Dr Babak Ashrafi Clinical Lead for Service Development
Dr Babak Ashrafi Clinical Lead for Service Development

"In regard to pubic hair, this serves important functions, such as protecting the genital area from friction and irritation, regulating temperature, and controlling moisture to reduce infection risks. Ultimately, pubic hair removal is a personal choice but isn’t necessary for good hygiene.

Our survey revealed that several women are also using practices such as vaginal steaming (4%), yoni eggs (6%), and using yoghurt intravaginally (6%). These practices lack sufficient scientific support and may pose risks, so they are best completely avoided.”

How are Brits caring for their vaginas

Despite Dr Babak advising seeking medical advice for any concerns, our study revealed less than half of women would visit a health professional for their vaginal health, often turning to social media (16%), friends and family (10%), or even their period apps (10%) instead. Over half of women over the age of 43 stated they never seek medical advice for vaginal health concerns despite being the most at risk for developing infections and cervical cancer.

When it comes to female anatomy, knowledge really is power, but ensure your ‘knowledge’ is coming from reputable sources and not just an average Joe from TikTok. In this share-happy social media culture that we are consistently exposed to, when does accessible information become downright harmful? For example, vagina steaming on TikTok has over 10K videos, with some reaching almost half a million views. Our study found that as many as 800,000 women are trying this trend in the UK, despite the vagina’s natural self-cleaning ability and doctors advising against it.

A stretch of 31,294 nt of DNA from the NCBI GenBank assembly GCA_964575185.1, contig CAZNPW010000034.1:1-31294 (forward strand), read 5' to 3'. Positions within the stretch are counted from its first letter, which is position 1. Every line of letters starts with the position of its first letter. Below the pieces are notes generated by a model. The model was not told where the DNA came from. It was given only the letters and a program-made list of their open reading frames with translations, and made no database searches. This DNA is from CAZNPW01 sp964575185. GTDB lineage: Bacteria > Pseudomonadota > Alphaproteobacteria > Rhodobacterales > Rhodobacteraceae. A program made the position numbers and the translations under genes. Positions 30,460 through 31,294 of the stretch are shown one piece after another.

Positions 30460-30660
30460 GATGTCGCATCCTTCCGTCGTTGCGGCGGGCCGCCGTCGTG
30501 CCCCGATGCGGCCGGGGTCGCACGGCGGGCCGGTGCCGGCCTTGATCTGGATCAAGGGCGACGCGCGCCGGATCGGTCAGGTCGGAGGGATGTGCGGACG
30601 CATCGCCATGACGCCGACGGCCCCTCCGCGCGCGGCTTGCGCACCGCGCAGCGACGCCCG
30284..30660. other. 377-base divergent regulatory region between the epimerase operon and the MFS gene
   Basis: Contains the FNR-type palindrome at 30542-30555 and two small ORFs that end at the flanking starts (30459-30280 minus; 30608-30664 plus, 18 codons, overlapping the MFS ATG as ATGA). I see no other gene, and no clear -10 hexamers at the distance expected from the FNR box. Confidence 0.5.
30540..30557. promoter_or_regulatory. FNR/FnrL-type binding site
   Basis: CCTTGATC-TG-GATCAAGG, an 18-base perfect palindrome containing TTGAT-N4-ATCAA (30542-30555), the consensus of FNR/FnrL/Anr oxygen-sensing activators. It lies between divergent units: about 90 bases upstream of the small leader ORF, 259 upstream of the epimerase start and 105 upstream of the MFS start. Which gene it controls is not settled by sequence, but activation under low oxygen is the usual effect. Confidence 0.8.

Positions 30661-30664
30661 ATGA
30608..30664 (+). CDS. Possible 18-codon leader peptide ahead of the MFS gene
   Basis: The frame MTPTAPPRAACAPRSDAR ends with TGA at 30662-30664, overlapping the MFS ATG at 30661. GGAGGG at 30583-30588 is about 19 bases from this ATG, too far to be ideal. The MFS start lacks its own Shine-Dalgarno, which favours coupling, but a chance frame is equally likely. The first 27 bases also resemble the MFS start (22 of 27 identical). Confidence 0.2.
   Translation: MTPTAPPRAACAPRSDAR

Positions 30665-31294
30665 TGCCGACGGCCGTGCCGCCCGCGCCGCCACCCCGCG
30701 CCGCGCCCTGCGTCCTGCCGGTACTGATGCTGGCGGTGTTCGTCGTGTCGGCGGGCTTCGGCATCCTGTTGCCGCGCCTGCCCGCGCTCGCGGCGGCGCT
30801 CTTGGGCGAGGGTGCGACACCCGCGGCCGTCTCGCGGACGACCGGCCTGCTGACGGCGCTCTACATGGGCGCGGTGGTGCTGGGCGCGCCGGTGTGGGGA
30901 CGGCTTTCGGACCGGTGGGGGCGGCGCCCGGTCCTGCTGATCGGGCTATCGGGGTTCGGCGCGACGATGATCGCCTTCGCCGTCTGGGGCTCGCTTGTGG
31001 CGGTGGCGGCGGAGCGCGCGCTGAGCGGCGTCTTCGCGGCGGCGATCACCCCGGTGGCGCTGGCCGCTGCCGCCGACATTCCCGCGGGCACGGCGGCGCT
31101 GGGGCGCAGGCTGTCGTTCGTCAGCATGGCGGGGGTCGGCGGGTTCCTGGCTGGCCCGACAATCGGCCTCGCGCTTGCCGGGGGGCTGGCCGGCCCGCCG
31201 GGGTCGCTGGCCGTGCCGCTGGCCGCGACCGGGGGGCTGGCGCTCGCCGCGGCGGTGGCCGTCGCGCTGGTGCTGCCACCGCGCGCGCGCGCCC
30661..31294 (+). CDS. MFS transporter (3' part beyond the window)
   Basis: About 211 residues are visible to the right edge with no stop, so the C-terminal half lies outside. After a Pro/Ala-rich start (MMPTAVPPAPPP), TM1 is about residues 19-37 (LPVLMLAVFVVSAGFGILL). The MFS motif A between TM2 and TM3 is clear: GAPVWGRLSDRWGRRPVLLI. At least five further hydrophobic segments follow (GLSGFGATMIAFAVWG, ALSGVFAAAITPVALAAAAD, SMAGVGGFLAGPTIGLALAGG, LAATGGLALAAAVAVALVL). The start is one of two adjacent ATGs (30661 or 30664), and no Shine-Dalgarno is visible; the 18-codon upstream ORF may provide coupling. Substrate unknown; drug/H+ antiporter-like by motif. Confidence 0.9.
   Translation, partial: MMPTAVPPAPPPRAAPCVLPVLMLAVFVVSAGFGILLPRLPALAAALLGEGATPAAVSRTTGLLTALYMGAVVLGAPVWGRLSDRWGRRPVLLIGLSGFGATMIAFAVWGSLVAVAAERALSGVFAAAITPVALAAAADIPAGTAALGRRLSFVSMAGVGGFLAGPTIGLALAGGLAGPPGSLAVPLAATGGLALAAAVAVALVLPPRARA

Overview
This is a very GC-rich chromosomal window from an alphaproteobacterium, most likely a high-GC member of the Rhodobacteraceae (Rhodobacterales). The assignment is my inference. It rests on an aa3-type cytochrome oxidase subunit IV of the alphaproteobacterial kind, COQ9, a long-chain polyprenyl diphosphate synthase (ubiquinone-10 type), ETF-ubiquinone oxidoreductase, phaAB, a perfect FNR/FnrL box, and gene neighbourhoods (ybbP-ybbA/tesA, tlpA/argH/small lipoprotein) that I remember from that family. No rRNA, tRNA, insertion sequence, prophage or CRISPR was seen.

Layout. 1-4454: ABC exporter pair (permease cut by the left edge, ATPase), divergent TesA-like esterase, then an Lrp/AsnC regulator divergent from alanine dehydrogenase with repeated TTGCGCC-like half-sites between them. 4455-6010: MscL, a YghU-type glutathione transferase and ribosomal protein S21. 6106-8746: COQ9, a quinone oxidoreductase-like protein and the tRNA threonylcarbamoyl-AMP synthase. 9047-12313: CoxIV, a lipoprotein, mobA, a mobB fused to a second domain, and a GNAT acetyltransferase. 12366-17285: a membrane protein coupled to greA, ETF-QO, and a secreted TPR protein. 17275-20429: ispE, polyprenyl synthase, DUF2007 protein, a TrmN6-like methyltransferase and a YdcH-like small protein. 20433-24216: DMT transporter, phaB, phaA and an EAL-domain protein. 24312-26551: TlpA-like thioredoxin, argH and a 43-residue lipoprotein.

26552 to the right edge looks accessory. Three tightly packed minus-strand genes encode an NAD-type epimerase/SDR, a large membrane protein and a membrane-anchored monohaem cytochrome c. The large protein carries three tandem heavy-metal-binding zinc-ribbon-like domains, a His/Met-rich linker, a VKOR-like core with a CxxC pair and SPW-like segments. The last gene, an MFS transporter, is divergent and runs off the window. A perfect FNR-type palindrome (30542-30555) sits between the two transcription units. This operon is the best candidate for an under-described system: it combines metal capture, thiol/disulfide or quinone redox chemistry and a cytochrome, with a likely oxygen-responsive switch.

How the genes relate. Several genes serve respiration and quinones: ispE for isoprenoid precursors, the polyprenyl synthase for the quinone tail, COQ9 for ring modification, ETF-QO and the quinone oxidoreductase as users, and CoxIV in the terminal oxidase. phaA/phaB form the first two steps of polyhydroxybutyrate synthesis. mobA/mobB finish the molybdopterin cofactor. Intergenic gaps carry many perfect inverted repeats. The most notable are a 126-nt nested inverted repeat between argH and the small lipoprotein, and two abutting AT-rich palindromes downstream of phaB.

The study continued to reveal, over half of women (56%) are unaware of the risk of staying in sweaty gym clothes

Sweaty gym clothes create a damp, warm environment promoting the growth of bacteria and yeast and increasing the risk of yeast infections and bacterial vaginosis. Changing out of sweaty clothes promptly and wearing breathable fabrics can help maintain a healthy vaginal environment.

whilst 53% don’t think weeing after sex is necessary.

Urinating after sex can help flush out any bacteria that may have been introduced into the urethra during intercourse. While it's not a foolproof method, urinating after sex is a simple and effective way to support urinary tract health and reduce UTI’s.

Misinformation and societal pressures often lead women to adopt harmful hygiene routines that can disrupt the natural balance of the vagina and increase the risk of conditions such as bacterial vaginosis. Yet, maintaining vaginal health requires simple, uncomplicated practices and a clear understanding of how to care for this vital part of the body. Any health concerns about your vagina should be discussed with a health professional.

If you are concerned about vaginal irritation or infections such as bacterial vaginosis, Superdrug Online Doctor can help you find the information and treatments you may need through our women's health hub.


  • [1]